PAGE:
The CQRS model is best used for a subsystem of a larger architecture. In general, it should not be applied to the entire application, since this will unnecessarily complicate its architecture. It performs well in collaboration systems, where a large number of users simultaneously work with the same data.

    Event Based Architecture

    The event-based architecture uses a publish-subscription model in which providers publish events, and consumers subscribe to them. Suppliers are independent of consumers, and consumers are independent of each other.

    The event-based architecture is well-suited for applications that need to quickly receive and process large amounts of data with low latency, such as the Internet of things. In addition, this architecture is well manifested in cases where different subsystems must handle the same event data in different ways.

    Big data, big calculations

    Big data and big computations are special architectures used to solve particular problems. When using the big data architecture, large data sets are divided into fragments, which are then processed in parallel for analysis and reporting purposes. Large computing is also called high performance computing (HPC). This technology allows you to distribute computing between multiple (thousands) of processor cores. These architectures can be used for simulation, 3D-rendering and other similar tasks.

    Architecture options as limitations

    The architecture acts as a constraint in the design of the solution, in particular, it determines which elements can be used and which connections between them are possible. Constraints set the "form" of the architecture and allow you to make a choice from a narrower set of options. If the limitations of the chosen architecture are met, the properties characteristic of this architecture appear.

    For example, microservices have the following limitations:

    • each service is responsible for a separate function;
    • services are independent of each other;
    • data is available only for the service that is responsible for them. Services do not exchange data.

    Following these limitations leads to the creation of a system in which services can be deployed independently of each other, faults are isolated, frequent updates are possible, and new technologies are easily added to the application.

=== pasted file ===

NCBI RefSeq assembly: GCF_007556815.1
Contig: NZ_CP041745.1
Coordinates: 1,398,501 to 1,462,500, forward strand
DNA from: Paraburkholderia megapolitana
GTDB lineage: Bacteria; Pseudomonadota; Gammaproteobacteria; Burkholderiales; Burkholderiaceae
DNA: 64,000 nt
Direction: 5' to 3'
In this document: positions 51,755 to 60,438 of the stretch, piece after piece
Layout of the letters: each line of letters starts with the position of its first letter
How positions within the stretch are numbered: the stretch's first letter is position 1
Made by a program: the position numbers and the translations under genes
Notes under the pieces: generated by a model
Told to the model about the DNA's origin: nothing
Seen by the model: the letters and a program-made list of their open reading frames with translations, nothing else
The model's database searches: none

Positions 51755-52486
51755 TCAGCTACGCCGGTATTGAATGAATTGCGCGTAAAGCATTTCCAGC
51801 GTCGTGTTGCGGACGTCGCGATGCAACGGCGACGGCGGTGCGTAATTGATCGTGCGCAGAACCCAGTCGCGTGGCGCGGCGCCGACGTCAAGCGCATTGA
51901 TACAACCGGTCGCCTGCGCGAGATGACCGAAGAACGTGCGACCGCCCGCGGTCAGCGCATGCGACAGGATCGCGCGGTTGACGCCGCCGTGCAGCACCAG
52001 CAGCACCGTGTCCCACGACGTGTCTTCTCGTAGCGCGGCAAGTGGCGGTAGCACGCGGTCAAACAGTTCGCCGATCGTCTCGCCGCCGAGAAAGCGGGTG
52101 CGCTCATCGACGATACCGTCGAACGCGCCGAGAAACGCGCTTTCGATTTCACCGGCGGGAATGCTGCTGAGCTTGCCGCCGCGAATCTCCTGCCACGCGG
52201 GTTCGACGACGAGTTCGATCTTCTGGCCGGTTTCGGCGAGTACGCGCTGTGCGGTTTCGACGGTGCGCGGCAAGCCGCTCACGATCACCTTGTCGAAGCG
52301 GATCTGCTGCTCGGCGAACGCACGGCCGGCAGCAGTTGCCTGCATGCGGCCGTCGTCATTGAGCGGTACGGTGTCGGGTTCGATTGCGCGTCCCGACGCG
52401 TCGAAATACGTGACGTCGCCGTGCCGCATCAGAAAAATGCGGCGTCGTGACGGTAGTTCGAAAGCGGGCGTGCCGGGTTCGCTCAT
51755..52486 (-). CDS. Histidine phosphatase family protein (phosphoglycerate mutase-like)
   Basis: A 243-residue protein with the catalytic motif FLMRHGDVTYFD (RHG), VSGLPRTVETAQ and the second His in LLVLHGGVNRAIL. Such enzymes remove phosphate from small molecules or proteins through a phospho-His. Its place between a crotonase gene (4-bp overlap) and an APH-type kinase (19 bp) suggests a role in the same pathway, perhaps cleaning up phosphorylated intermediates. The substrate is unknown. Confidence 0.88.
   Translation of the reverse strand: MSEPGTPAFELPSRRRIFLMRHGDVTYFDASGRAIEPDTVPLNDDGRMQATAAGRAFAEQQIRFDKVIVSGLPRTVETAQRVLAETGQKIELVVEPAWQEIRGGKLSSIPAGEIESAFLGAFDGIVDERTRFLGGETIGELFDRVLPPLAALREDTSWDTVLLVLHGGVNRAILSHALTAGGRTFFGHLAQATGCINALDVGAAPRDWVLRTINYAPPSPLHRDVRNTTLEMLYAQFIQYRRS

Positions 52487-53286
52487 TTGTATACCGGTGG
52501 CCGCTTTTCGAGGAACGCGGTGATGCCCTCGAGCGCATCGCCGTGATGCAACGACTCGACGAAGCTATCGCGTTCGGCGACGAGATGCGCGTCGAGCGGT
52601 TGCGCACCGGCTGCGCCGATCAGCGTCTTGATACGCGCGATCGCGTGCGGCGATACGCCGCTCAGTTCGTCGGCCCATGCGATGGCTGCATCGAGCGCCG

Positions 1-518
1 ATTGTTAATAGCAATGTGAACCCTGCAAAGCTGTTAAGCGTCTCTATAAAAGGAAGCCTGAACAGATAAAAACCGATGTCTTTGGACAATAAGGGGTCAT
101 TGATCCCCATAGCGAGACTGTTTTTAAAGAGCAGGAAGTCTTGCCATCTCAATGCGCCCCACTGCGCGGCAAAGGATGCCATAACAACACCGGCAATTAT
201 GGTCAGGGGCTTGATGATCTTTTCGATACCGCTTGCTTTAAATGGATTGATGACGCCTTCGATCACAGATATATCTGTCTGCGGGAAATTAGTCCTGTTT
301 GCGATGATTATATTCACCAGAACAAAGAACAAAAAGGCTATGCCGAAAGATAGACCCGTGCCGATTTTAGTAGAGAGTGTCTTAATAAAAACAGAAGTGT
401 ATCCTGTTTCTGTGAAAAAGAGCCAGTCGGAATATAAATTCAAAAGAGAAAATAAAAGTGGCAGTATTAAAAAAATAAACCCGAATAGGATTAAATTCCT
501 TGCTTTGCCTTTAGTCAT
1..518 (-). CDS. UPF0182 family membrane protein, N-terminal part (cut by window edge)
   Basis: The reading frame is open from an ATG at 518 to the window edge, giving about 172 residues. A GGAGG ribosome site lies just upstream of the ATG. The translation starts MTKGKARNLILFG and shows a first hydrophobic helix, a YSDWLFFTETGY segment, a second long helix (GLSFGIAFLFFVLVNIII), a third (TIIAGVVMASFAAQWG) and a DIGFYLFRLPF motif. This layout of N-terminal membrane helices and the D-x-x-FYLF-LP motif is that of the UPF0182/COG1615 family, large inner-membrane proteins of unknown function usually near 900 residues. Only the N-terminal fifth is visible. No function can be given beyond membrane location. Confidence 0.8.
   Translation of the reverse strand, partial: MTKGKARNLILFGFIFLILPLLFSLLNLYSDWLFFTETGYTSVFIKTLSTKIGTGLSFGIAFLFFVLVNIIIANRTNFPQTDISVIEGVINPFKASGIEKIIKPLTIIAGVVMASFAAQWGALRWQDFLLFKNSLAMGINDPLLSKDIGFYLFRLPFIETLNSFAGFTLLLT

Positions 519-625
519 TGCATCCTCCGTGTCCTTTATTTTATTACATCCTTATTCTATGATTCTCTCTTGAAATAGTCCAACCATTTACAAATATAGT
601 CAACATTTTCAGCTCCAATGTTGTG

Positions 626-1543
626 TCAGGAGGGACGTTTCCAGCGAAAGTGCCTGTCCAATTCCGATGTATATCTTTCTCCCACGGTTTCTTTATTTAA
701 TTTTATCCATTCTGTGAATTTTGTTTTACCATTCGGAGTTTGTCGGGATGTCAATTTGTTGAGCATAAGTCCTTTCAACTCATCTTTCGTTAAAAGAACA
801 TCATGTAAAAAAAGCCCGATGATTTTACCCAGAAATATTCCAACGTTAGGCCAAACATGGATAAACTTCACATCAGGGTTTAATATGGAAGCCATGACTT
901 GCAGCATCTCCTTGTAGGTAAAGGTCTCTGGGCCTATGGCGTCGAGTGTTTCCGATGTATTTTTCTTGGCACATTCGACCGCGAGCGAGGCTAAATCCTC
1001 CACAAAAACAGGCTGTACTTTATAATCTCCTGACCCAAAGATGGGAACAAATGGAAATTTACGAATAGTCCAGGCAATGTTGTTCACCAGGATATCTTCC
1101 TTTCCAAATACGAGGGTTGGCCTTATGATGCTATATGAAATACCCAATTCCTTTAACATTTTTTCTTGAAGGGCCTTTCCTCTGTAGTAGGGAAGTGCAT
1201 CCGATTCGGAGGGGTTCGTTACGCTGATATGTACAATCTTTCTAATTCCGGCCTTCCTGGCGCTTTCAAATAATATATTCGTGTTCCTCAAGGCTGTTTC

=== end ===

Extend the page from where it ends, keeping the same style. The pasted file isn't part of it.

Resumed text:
Before choosing an architecture, make sure that you understand the underlying principles and the associated limitations. Otherwise, you can get a solution that externally corresponds to the chosen architecture model, but it does not fully reveal the potential of this model. It is also important to be guided by common sense. Sometimes it is more reasonable to refuse from this or that restriction than to strive for cleanliness of architecture.

    The following table shows how dependencies are managed in each of their architectures, and for which tasks this or that architecture is most suitable.

    Analysis of the advantages and disadvantages

    Restrictions create additional difficulties, so it is important to understand what has to be sacrificed when choosing one or another architecture option, and to be able to answer the question whether the advantages of the chosen option outweigh its disadvantages for a particular task in a particular context.

    The following are some of the drawbacks to consider when choosing an architecture:

    • Complexity. Is the use of a complex architecture justified for your task? Conversely, is the architecture too simple for a complex task? In this case, you risk getting a system without a clear structure, since the architecture used does not allow you to manage dependencies correctly.
    • Asynchronous messaging and coherence ultimately. Asynchronous messaging helps to separate services and increase reliability (thanks to the possibility of re-sending messages) and scalability. However, it creates certain difficulties, such as the semantics of a one-time transfer only and the problem of consistency in the long run.
    • Interaction between services. If you divide the application into separate services, there is a risk that the data exchange between the services will take too much time or lead to network overload (for example, when using micro-services).
    • Controllability. How difficult will it be to manage the application, monitor its operation, deploy updates and perform other tasks?

    N-tier architecture

    In the N-tier architecture, the application is divided into logical layers and physical layers.

    Layers are a responsibility sharing and dependency management mechanism. Each layer has its own area of ​​responsibility. The higher layers use the services of the lower layers, but not vice versa.

    Levels are physically separated and work on different computers. One level can access another directly or using asynchronous messages (message queue). Although each layer should be placed on its own level, it is not necessary. At one level you can place multiple layers. Physical level separation makes the solution not only more scalable and fault-tolerant, but also slower, since the network is often used for interaction. A traditional three-tier application consists of the presentation, intermediate, and database levels. Intermediate level is optional. More complex applications can consist of more than three levels. The diagram above shows an application with two intermediate levels responsible for different functional areas.

    An n-tier application can have a closed layer architecture or an open layer architecture.

    • In a closed architecture, an arbitrary layer can only access the nearest lower layer.
    • In an open architecture, an arbitrary layer can refer to any underlying layers.

    The closed layer architecture limits the dependencies between the layers. However, its use may excessively increase network traffic if a particular layer simply forwards requests to the next layer.

    Scopes of architecture